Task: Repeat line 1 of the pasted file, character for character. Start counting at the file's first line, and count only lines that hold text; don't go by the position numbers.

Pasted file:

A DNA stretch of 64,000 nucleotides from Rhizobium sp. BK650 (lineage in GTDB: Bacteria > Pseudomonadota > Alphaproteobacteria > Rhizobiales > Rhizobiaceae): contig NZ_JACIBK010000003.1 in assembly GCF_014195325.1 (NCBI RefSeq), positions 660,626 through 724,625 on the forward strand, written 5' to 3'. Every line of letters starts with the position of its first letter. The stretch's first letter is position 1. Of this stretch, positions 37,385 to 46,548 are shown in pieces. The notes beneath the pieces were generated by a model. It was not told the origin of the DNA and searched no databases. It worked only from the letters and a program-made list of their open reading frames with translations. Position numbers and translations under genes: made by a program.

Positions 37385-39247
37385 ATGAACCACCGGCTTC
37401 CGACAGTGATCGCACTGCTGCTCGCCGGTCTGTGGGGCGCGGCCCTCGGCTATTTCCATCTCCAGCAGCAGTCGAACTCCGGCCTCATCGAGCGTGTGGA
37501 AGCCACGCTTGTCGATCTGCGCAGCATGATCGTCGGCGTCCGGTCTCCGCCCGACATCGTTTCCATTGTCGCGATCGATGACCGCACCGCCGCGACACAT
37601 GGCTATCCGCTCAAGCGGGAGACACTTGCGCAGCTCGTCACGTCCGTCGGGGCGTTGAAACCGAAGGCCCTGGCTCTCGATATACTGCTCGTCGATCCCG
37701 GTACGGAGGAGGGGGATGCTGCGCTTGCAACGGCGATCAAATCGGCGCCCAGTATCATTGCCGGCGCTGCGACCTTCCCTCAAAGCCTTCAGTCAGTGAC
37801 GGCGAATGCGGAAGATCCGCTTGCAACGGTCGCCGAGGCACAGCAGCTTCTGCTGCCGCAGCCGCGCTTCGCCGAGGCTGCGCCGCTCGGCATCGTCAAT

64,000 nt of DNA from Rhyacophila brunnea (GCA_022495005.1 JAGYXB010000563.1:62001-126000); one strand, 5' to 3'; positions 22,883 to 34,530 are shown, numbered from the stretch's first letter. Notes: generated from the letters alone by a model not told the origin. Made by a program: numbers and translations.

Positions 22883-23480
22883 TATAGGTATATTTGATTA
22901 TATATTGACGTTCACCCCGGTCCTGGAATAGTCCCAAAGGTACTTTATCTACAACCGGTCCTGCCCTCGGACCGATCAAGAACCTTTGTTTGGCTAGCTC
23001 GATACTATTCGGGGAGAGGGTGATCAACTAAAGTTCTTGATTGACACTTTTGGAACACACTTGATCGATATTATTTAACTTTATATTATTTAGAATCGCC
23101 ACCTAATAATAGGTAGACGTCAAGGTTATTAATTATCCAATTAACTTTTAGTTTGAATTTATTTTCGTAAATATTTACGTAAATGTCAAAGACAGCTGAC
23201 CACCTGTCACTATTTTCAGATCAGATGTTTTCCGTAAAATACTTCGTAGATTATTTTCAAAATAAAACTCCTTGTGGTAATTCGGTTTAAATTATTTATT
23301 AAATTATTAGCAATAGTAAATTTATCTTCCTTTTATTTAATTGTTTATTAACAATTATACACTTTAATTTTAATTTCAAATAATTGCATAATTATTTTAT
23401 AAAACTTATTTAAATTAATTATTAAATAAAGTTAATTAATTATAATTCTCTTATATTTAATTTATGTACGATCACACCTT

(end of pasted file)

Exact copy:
A DNA stretch of 64,000 nucleotides from Rhizobium sp. BK650 (lineage in GTDB: Bacteria > Pseudomonadota > Alphaproteobacteria > Rhizobiales > Rhizobiaceae): contig NZ_JACIBK010000003.1 in assembly GCF_014195325.1 (NCBI RefSeq), positions 660,626 through 724,625 on the forward strand, written 5' to 3'. Every line of letters starts with the position of its first letter. The stretch's first letter is position 1. Of this stretch, positions 37,385 to 46,548 are shown in pieces. The notes beneath the pieces were generated by a model. It was not told the origin of the DNA and searched no databases. It worked only from the letters and a program-made list of their open reading frames with translations. Position numbers and translations under genes: made by a program.